Springfield City Council Votes Down CAFO Protest Resolution

A resolution introduced to Springfield City Council to protest the passage of Senate Bill 391 concerning Concentrated Animal Feeding Operations, or CAFOs, and the impact of that bill on local control failed to pass Monday night.

A sharply-divided Council had the measure fail on a 4-5 vote, with Councilmen Schilling, Lear, Hosmer, and McGull voting in favor of the resolution.

The measure stated: “City Council hereby affirms its commitment to retaining local control” and “City Council hereby objects to the passage of Senate Bill 391 which restricted local control of concentrated animal feeding operations.”

Councilman Andrew Lear said he brought the resolution forward because a number of residents had contacted him upset over the passage of the measure and concerns about water quality. While there are no CAFOs in Springfield or Greene County, and no plans for CAFO to open in Springfield or Greene County, there are operations in Cedar County and that could cause impact on the water quality in Greene County along with problems of local control.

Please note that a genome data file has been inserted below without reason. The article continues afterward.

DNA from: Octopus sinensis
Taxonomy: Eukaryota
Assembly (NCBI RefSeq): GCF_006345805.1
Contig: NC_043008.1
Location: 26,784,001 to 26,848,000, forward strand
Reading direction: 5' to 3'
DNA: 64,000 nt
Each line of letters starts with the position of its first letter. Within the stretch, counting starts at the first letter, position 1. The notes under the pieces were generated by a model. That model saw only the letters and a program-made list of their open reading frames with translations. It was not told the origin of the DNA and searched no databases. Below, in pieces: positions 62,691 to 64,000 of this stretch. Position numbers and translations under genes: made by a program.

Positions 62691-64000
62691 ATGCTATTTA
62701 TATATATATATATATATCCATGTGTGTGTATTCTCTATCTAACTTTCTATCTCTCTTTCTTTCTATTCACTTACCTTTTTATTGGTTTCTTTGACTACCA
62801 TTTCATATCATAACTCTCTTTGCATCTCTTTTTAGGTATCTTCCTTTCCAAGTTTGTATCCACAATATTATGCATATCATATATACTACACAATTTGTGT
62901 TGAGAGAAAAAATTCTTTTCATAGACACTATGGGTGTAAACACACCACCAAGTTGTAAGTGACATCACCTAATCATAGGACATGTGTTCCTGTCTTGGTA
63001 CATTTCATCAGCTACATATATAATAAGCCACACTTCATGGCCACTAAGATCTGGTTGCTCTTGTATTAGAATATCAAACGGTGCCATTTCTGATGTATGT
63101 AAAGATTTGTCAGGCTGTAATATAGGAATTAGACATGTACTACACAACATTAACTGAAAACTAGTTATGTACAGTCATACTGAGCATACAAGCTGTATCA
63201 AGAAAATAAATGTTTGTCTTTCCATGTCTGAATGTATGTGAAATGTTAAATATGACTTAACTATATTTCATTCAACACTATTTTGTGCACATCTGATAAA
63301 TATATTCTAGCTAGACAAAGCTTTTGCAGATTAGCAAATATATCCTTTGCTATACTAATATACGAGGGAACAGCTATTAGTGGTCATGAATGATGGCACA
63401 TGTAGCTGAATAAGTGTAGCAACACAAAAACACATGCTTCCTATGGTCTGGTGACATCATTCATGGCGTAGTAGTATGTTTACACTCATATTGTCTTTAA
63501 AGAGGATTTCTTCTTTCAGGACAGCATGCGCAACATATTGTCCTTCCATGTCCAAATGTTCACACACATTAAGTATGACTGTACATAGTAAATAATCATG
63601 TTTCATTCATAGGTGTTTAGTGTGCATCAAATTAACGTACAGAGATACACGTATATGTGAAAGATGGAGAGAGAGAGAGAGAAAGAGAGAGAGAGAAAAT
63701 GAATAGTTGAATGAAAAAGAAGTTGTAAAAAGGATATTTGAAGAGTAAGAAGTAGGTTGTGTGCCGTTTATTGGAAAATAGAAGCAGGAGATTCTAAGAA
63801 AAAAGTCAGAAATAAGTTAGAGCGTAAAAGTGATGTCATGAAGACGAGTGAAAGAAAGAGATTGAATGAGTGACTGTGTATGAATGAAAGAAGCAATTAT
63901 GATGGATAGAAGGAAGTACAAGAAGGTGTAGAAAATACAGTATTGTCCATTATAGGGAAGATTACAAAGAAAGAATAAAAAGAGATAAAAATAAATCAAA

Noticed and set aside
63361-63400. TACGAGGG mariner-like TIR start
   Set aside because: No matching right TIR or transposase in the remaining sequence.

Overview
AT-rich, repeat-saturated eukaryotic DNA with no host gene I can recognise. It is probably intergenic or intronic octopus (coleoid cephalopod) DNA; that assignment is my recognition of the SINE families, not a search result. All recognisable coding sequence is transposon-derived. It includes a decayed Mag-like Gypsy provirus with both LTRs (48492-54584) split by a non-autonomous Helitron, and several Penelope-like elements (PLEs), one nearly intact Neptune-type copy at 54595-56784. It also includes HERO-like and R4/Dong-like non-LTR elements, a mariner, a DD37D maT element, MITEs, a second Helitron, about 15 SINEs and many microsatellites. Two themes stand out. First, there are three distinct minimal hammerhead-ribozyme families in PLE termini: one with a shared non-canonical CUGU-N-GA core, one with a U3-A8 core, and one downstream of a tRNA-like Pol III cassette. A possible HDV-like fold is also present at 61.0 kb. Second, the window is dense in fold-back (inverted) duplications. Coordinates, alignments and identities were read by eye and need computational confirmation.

Cedar County is currently involved in litigation with the state over Senate Bill 391.

Lear noted that the bill usurps local control in a number of ways, including health department codes, and that the City Council has always stood for the protection of local control on issues that impact the community.

Councilman Hosmer also noted the hampering of local control and noted that the state legislature will just keep going one piece at a time to take control away from local governments. He said that the city of Springfield needs to stand beside Cedar County on this fight about local control because in the future Springfield will need to take a stand and they’ll need Cedar County come alongside the city in that fight.

Councilman McGull noted that it was “just a resolution” and not an ordinance that restated the city’s commitment to local control, and that local control is the whole purpose of the founding of government in America.

“We should have and determine our own destiny,” McGull said. “Government is close enough to the people as possible. They can hold us accountable for things that we have done.”

Mayor McClure was the lone voice on Council speaking against the measure, noting that he felt the resolution was “misdirected.”

“The attention should be on state legislators, not a city council who can do nothing,” Mayor McClure said, noting the speakers to the Council on the resolution. “The people who spoke here didn’t even talk to our state legislators.”

McClure noted that Greene County, being a class one county, can still control CAFOs or other agriculture operations through their planning and zoning process.

The four who spoke in favor voted for the measure while Ollis, Simpson, Ferguson, and Fisk joined without comment Mayor McClure in voting against the measure.

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